Wednesday, 27 January 2010

Help for Haiti?

The devastation in Haiti caused by the earthquake of January 12 has seen up to 200,000 dead and many more maimed.

Aid in the form of food, medical supplies, clothes and temporary accommodation, is needed as a matter of urgency. Thousands of peoples’ lives are depending on the smooth and rapid flow of cargo into the island to compensate for what the Haitians no longer have or had in the first place due to living in the poorest country in the Western Hemisphere.

Rumours of disagreements between the UN and the US Army about who is in charge of the aid operation are worrying. It is evident that aid is not reaching those who desperately need it quick enough. The charity Medecins Sans Frontieres has complained that a flight containing 12 tonnes of aid was turned away from the airport at the capital Port-au-Prince on three occasions by the US Army. They believe five patients died as a result of not receiving access to the supplies on board that flight. Furthermore the charity was forced to buy a saw from a local market so they could carry out amputations on survivors. Many Haitians have been left wondering where help is coming from, and what conditions will be attached.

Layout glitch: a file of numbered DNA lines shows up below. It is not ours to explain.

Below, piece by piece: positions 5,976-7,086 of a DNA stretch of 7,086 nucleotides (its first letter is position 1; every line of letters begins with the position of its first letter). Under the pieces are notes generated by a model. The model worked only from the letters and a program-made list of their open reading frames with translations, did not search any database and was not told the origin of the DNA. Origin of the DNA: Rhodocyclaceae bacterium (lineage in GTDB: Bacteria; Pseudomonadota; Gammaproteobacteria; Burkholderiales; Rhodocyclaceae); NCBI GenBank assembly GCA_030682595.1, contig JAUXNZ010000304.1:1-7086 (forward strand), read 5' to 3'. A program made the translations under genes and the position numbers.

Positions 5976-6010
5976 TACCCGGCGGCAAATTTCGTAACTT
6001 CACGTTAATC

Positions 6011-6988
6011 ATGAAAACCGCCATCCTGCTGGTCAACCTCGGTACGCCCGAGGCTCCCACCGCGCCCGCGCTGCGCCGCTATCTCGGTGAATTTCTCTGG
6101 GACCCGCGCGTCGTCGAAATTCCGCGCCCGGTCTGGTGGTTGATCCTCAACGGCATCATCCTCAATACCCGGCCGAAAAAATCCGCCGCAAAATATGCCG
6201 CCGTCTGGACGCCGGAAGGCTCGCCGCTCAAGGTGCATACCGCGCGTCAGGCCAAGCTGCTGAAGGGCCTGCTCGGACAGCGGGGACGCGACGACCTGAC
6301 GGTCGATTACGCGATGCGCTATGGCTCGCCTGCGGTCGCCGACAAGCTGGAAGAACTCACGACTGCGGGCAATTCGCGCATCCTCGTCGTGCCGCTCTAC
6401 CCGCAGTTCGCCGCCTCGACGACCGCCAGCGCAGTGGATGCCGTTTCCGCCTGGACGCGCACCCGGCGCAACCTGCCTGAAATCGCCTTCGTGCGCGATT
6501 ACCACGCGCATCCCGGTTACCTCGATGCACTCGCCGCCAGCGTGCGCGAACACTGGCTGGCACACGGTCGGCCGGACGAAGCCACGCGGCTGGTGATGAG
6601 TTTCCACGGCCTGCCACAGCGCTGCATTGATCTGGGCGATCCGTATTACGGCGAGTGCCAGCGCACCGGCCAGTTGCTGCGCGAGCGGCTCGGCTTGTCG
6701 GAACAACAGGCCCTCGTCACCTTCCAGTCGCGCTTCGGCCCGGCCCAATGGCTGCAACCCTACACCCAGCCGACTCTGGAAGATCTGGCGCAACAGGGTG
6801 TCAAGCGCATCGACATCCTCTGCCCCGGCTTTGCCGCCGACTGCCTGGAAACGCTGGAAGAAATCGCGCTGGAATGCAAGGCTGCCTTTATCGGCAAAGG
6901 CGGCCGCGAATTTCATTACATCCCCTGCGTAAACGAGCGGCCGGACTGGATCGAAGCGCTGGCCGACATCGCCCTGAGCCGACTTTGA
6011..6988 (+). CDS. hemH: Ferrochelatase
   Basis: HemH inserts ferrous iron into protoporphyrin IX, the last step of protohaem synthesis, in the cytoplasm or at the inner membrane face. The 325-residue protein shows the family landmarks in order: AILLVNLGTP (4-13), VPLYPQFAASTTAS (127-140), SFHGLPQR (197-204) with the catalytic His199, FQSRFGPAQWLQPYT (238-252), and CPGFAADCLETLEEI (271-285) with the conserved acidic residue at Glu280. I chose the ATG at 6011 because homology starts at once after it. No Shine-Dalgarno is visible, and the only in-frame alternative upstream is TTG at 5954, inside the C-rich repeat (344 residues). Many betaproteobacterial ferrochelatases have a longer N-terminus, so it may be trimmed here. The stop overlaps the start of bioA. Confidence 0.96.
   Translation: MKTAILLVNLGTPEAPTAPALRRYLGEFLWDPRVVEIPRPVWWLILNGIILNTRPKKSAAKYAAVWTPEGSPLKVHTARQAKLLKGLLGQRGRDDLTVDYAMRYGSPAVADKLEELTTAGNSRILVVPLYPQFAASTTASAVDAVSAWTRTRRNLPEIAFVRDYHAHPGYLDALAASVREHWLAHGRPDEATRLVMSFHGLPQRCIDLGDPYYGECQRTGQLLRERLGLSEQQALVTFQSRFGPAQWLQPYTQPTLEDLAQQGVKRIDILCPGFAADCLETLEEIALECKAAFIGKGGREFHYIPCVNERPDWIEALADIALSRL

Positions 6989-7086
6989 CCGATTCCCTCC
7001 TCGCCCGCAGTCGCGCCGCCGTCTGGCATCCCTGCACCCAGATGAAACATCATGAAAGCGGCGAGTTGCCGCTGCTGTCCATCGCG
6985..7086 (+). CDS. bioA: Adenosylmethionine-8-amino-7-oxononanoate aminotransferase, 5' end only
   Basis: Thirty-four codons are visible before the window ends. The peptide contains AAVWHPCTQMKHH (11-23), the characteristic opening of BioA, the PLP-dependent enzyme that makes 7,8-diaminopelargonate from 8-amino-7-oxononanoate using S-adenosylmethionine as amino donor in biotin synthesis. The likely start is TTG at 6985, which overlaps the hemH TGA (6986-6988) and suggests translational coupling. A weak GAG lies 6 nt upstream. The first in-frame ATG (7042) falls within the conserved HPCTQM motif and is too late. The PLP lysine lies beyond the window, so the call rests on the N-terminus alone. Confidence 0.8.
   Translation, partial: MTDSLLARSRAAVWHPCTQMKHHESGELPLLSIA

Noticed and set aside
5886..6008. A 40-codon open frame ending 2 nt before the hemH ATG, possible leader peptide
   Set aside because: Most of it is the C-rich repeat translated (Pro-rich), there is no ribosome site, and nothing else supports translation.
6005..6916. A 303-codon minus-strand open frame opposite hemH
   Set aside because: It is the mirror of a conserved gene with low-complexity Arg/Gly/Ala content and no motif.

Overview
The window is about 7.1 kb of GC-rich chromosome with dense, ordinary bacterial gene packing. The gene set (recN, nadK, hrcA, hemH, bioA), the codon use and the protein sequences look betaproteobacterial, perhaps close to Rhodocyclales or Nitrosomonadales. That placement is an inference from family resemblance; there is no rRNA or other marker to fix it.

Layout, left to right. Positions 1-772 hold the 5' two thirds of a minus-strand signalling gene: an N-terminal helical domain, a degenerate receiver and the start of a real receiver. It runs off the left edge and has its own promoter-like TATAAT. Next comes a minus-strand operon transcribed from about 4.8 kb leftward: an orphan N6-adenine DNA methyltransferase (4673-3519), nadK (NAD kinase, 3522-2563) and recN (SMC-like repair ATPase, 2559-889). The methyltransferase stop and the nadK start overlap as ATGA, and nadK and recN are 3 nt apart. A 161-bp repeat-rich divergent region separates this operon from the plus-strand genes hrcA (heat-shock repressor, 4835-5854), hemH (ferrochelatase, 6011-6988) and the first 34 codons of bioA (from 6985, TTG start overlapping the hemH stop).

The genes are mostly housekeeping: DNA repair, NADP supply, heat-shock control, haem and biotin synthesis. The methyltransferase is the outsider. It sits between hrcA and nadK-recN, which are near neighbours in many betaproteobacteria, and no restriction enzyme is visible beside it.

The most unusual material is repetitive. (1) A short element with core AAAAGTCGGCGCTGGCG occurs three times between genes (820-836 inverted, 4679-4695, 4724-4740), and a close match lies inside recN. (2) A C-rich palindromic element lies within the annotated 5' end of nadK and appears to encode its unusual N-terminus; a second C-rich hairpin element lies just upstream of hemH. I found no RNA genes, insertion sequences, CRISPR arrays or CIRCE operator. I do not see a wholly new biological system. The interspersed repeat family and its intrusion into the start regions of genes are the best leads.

What is the future for Haiti? The country was already in a mess with crushing poverty and massive debt. The IMF is reported to have offered an emergency loan to Haiti with strings attached, but that later, those strings were dropped. However, Haiti is hundreds of millions of US dollars in the red as it is. If the emergency loan is going to be partly used for debt repayments that can never be settled in full, then what is its point? I hope Oxfam's campaign calling on the IMF to cancel the Haitian debt brings some pressure to bear.

Will Haiti end up with unpopular, neo-liberal policies imposed upon its people during its recovery? Naomi Klein's Shock Doctrine provides the example of a mass privatisation 'experiment' in New Orleans in the wake of Hurricane Katrina as evidence of vultures being ready to tuck in when people are reeling in shock after a crisis. I hope that she is proven wrong in Haiti's case, the people in that country have already suffered too much turmoil, even before this earthquake.

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